The high cost of college textbooks has spawned a new battleground in the fight to keep students from downloading copyright-protected materials over the internet: textbook file sharing.
Several web sites allow–and, in some cases, encourage–students to make available scanned copies of textbook pages for others to download free of charge, often using the same peer-to-peer file-sharing technology that is used to swap music and movies online.
"In the age of Napster and peer-to-peer file sharing for music, young people are used to taking copyrighted material," said J.D. Harriman, a partner in the intellectual property practice for the Los Angeles-based law firm DLA Piper. "This is not the education we want to give these students from the very beginning–to be copyright infringers."
Driving this latest trend are soaring textbook prices, which have risen at twice the annual rate of inflation over the last 20 years, a study done by the Government Accountability Office has found.
According to the College Board, the average college student spent between $805 and $1,229 on books and supplies alone during the 2007-08 school year. In the National Association of College Stores’ 2008 Student Watch Survey of Student Attitudes & Buying Habits, students surveyed estimated they spent $702 on required course materials annually. Required Course Materials include: printed texts (both new and used), electronic textbooks, and course packs and customized materials.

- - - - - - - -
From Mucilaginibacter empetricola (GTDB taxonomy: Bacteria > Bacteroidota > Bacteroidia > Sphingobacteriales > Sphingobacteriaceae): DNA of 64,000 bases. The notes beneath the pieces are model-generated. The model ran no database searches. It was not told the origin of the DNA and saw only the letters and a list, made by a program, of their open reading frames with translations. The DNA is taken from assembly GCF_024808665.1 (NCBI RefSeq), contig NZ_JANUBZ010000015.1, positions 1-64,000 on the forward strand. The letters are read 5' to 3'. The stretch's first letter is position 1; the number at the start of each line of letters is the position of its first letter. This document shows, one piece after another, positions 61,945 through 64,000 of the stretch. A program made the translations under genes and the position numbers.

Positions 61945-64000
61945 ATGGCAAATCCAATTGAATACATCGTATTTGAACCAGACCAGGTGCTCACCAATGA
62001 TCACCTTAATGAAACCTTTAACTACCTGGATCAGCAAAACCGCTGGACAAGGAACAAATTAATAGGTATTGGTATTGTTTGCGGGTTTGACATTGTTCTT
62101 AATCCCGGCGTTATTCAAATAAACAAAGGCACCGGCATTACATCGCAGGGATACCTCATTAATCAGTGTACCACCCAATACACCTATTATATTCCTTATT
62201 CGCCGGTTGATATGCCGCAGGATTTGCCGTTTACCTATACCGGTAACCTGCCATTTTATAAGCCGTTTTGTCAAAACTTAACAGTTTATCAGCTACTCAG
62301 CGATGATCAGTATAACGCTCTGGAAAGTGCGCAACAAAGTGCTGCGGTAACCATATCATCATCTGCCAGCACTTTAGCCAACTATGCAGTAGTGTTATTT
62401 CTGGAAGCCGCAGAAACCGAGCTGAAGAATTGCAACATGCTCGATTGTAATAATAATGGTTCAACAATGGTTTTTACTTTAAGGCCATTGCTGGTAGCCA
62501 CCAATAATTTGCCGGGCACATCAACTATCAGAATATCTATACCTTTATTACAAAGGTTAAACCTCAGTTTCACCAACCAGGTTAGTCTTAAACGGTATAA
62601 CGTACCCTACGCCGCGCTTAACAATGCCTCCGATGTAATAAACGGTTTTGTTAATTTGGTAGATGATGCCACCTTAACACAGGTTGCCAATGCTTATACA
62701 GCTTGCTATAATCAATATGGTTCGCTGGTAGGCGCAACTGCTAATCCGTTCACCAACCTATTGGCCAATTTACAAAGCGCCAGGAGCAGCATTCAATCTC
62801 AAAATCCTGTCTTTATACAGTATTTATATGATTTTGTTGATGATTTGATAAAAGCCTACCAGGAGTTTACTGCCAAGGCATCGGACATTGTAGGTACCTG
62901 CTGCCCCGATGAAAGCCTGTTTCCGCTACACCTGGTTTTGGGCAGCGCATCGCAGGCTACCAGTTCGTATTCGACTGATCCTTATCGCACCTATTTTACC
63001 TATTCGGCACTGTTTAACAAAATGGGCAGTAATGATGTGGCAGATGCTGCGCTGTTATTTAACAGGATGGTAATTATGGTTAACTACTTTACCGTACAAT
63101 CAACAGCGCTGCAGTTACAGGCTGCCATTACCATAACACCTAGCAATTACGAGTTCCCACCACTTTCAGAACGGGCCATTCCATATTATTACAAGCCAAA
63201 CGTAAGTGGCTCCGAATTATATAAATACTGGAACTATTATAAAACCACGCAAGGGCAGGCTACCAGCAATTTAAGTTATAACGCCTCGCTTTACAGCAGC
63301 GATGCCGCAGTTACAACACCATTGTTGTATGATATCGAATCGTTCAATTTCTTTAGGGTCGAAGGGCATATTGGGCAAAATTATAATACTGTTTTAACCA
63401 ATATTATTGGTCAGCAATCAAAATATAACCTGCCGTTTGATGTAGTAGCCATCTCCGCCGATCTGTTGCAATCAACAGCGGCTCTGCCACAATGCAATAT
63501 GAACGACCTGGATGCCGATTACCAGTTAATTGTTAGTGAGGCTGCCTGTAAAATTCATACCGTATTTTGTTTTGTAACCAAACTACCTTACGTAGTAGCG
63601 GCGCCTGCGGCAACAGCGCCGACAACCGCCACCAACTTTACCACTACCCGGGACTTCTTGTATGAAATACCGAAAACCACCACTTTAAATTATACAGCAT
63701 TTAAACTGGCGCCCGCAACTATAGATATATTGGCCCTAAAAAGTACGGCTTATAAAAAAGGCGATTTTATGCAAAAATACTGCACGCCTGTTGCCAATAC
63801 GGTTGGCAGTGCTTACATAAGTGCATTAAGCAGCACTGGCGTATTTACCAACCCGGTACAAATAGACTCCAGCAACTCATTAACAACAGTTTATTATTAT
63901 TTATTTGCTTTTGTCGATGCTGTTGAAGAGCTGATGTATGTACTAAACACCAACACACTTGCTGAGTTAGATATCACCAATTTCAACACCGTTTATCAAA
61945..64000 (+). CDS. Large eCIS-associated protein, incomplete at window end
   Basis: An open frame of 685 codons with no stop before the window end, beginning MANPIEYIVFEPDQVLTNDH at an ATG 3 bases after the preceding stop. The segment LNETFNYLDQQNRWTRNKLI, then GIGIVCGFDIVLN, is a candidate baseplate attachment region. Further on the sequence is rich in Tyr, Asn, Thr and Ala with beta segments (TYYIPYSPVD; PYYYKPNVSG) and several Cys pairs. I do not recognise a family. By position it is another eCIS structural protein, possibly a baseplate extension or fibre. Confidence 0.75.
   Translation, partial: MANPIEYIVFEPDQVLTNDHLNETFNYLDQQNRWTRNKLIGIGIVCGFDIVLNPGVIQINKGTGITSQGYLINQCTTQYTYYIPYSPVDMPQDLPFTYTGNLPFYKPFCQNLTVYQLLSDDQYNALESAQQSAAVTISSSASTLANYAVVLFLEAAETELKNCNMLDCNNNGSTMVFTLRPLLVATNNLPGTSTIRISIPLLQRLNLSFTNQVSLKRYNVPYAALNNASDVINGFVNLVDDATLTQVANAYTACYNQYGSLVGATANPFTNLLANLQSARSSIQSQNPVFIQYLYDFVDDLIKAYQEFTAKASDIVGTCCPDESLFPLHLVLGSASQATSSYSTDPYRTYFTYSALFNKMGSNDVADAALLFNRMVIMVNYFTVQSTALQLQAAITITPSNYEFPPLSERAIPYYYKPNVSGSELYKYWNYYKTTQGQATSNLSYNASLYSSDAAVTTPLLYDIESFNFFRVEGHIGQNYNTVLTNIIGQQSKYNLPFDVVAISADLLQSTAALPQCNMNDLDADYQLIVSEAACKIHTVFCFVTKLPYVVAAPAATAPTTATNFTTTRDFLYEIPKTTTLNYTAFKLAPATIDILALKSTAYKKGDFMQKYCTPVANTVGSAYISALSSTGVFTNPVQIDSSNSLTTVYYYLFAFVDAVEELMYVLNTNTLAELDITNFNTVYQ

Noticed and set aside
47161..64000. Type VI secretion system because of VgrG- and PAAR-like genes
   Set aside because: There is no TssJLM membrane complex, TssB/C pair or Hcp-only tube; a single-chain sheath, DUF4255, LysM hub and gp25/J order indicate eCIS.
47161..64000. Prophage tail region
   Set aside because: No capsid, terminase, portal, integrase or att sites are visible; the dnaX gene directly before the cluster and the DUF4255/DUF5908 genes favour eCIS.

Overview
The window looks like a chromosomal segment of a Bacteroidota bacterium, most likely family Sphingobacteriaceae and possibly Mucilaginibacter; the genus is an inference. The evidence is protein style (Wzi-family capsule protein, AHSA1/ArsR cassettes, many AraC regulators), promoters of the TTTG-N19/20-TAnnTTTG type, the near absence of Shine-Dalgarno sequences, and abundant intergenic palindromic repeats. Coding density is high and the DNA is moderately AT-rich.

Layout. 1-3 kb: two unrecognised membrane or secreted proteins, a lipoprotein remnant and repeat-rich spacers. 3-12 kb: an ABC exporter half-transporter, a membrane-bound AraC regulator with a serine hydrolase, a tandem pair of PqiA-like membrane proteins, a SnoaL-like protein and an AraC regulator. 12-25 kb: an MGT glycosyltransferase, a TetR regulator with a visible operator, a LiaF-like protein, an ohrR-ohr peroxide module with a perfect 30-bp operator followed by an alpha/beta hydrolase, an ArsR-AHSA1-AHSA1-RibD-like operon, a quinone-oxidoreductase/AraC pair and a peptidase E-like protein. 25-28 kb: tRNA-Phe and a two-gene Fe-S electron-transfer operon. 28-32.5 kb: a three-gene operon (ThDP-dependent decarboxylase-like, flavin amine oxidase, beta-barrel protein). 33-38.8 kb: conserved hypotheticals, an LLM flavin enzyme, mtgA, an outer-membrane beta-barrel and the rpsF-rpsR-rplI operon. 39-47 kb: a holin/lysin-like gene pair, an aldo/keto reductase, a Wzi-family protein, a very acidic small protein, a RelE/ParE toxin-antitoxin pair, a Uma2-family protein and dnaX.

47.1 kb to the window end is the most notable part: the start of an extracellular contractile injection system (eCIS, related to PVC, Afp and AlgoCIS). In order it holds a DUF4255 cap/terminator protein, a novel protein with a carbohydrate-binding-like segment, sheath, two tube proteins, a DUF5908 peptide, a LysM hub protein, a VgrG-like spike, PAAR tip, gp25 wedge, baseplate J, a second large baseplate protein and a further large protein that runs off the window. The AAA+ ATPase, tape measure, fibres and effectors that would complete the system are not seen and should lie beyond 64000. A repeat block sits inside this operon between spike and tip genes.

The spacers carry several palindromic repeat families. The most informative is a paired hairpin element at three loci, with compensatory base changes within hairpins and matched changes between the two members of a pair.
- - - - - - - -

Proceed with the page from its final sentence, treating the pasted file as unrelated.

And though pressure from educational publishers prompted the host of a major textbook-sharing web site to pull the plug on its service earlier this month, legal experts say that’s just the beginning of what could become a protracted campaign by the publishing industry to end the sharing of copyrighted texts online–much as the recording industry has tried to do with music file-sharing on college campuses.
So far, publishers have limited their efforts to targeting offending web sites, similar to how the recording industry tried to shut down Napster and other music-sharing web sites earlier this decade.
But if the campaign to curb textbook file-sharing follows the same arc as that of the music industry’s efforts, it’s possible this movement could shift its focus onto the students themselves who download or make available copyrighted texts online–especially as publishers realize how hard it is to keep up with an ever-changing lineup of textbook-sharing web sites.
After more than a year of enabling students to scan, share, and download textbook content online, free of charge, Textbook Torrent–the largest and most high-profile of these textbook-sharing web sites–was no longer online as of press time.
Textbook Torrent reportedly offered more than 5,000 textbooks for downloading in PDF format, complete with their original layout and full-color illustrations. Users of the site could download and share these documents in the same fashion that music and movies have been shared in the past–through the peer-to-peer file-sharing system BitTorrent.
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